Skip to content

Metro Area Unemployment and Employment – July 2014

Unemployment rates continued to trend downward in most of Arkansas’ metro areas in July.  However, as with the statewide data, unemployment rates are falling against a backdrop of sharp declines in the labor force.

The typical summer spike in unemployment continued to drive month-to-month changes in the not seasonally adjusted data.  Compared to the July 2013, however, unemployment rates were down by more than a full percentage point for all metro areas except Memphis.  The largest year-over-year declines were in Fort Smith, Jonesboro, and Pine Bluff, all showing declines of 1.7 percentage points.

Adjusting for the predictable summer effect, data from the Smoothed Seasonally Adjusted Metropolitan Area Estimates showed unemployment rates generally falling from June to July.  Rates declined by 0.1 percentage pointes in Fayetteville, Hot Springs and Little Rock; and were down 0.2 percentage points in Jonesboro and Pine Bluff.  Rates in Fort Smith and Texarkana held steady, while the rate in Memphis increased by 0.3 percentage points.

Source:  Bureau of Labor Statistics
Source: Bureau of Labor Statistics

In the context of the statewide unemployment report, we have noted that the number of employed and the civilian labor force has been declining sharply this summer.   Over the past four months, employment has fallen by 21,632 (-1.7%) and the labor force has contracted by 32,374 (-2.4%).  As shown in the table below, the declines are also reflected in most of the state’s metro areas.  The largest percentage declines are in Fort Smith and Hot Springs.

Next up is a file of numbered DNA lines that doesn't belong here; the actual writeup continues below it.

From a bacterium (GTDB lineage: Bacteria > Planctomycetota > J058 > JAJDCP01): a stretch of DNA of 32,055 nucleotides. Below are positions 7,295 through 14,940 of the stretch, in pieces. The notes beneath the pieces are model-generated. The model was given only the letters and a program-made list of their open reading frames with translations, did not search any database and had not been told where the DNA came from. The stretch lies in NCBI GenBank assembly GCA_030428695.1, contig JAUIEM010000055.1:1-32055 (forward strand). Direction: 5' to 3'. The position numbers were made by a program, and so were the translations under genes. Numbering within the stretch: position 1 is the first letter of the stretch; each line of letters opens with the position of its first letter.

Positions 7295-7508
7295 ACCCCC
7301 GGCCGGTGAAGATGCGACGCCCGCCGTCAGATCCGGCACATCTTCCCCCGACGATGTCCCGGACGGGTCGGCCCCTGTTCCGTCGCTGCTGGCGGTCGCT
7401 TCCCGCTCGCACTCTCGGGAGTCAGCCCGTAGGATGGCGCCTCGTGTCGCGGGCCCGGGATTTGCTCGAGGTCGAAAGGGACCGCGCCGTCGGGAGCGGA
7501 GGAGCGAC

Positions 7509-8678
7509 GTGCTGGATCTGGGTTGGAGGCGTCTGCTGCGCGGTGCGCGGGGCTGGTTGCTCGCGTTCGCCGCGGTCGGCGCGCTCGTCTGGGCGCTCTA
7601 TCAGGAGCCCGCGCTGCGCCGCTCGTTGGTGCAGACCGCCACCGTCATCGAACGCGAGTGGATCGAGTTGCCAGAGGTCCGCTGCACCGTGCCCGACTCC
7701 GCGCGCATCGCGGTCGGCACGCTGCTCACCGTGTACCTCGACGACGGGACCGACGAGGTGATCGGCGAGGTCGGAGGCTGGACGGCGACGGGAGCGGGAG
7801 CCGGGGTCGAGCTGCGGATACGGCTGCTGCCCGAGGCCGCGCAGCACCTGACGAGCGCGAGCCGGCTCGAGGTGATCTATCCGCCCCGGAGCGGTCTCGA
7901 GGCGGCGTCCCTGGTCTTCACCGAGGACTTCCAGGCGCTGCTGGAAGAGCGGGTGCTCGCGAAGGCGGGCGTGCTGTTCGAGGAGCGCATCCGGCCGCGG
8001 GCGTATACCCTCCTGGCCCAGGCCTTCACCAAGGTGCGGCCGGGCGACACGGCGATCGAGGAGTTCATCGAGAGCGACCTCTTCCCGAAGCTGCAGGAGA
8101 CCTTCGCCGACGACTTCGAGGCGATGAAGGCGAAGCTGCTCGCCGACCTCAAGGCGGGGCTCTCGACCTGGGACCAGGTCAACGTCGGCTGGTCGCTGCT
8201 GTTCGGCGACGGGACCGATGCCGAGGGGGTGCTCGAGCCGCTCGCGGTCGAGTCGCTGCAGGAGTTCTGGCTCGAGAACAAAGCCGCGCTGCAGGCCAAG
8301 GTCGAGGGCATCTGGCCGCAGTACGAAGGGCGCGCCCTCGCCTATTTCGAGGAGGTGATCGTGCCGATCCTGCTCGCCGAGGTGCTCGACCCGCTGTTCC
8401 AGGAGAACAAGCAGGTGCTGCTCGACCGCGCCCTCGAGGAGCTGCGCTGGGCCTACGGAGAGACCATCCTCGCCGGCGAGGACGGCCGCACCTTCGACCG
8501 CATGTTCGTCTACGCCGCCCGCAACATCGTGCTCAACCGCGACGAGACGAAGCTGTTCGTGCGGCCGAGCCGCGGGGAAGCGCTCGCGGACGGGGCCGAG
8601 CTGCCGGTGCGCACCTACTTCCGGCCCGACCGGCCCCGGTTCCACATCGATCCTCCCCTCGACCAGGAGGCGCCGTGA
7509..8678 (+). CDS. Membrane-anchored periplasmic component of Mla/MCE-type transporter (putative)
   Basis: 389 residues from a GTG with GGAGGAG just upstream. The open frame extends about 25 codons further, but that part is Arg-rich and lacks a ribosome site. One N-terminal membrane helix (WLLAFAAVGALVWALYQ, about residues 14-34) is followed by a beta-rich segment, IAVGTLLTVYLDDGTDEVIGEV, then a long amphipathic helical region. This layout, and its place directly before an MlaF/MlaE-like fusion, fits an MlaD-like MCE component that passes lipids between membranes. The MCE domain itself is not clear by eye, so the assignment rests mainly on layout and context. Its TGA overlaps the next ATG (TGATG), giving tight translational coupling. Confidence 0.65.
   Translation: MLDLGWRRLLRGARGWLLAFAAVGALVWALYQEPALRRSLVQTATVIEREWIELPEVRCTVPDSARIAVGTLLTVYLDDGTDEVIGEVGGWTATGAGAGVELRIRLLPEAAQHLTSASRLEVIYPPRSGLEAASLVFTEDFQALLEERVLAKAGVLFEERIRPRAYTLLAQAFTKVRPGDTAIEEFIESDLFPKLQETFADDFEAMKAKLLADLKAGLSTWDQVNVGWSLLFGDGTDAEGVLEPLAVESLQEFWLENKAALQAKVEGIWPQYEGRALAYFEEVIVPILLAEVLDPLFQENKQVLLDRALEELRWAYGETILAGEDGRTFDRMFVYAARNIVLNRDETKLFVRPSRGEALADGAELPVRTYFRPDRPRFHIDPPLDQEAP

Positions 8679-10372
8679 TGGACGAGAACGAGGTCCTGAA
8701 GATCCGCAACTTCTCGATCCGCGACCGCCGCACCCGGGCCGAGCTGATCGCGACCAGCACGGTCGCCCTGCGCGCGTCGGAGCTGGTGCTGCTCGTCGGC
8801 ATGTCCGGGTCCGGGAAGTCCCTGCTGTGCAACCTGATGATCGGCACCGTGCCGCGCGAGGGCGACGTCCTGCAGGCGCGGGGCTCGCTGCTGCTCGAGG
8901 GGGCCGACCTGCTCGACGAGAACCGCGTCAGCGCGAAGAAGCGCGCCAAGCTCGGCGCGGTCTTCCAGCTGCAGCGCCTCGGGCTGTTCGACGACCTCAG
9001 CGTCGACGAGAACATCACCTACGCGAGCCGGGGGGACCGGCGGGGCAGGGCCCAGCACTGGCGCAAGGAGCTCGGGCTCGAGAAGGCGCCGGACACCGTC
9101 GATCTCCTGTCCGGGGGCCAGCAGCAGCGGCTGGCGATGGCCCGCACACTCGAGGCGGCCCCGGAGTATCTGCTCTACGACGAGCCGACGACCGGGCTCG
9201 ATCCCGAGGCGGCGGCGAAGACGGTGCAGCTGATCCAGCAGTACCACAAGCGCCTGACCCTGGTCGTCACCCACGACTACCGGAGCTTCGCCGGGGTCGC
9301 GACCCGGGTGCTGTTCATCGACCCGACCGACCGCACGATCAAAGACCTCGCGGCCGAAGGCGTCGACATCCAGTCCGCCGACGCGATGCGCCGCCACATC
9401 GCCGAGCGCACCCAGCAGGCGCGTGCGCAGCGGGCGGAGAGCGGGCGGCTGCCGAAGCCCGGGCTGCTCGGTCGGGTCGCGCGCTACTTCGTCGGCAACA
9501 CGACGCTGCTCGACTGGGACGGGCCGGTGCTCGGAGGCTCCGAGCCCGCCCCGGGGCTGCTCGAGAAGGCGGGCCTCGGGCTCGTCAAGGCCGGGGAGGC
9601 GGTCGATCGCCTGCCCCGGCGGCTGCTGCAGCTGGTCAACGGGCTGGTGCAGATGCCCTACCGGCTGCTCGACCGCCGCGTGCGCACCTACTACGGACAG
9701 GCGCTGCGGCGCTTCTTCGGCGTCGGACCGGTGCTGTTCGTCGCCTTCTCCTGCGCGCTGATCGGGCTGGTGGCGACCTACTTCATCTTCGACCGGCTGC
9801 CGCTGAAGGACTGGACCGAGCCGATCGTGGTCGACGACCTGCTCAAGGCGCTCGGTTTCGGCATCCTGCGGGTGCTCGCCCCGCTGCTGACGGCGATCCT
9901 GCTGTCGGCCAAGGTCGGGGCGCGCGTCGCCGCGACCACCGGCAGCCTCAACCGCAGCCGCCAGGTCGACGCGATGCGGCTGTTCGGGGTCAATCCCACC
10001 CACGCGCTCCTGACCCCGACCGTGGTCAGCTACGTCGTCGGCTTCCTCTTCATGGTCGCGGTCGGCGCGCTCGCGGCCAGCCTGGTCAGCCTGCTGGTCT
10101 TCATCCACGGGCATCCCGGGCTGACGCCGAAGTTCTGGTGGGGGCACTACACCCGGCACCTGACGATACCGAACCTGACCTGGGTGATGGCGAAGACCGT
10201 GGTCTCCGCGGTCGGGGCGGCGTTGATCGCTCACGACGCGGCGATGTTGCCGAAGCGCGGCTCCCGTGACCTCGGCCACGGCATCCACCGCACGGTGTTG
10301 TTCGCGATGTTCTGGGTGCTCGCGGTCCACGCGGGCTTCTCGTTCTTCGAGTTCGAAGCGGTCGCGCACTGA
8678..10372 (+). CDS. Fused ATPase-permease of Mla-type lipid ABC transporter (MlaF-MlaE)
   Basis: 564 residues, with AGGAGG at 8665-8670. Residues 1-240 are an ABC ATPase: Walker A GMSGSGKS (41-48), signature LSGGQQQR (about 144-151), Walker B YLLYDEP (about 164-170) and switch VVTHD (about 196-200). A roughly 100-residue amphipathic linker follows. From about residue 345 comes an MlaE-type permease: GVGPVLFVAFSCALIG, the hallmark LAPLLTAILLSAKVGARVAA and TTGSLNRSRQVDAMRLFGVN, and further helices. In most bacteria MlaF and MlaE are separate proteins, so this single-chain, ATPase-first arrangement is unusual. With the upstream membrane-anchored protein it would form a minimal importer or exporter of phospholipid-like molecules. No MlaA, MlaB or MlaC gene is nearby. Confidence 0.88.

Source:  Bureau of Labor Statistics
Source: Bureau of Labor Statistics

Payroll Employment
Monthly changes in payroll employment were mixed across Arkansas MSAs.  Employment declined in Pine Bluff, Texarkana and Fort Smith.   Small increases were reported in the state’s remaining metro areas.  The declines in Fort Smith and Pine Bluff represent continued weakness:  Employment is down from a year ago in both of those metro areas.  Compared to pre-recession employment levels, Fayetteville and Jonesboro remain the only metro areas in the state that have seen positive net job growth.

Source:  Bureau of Labor Statistics
Source: Bureau of Labor Statistics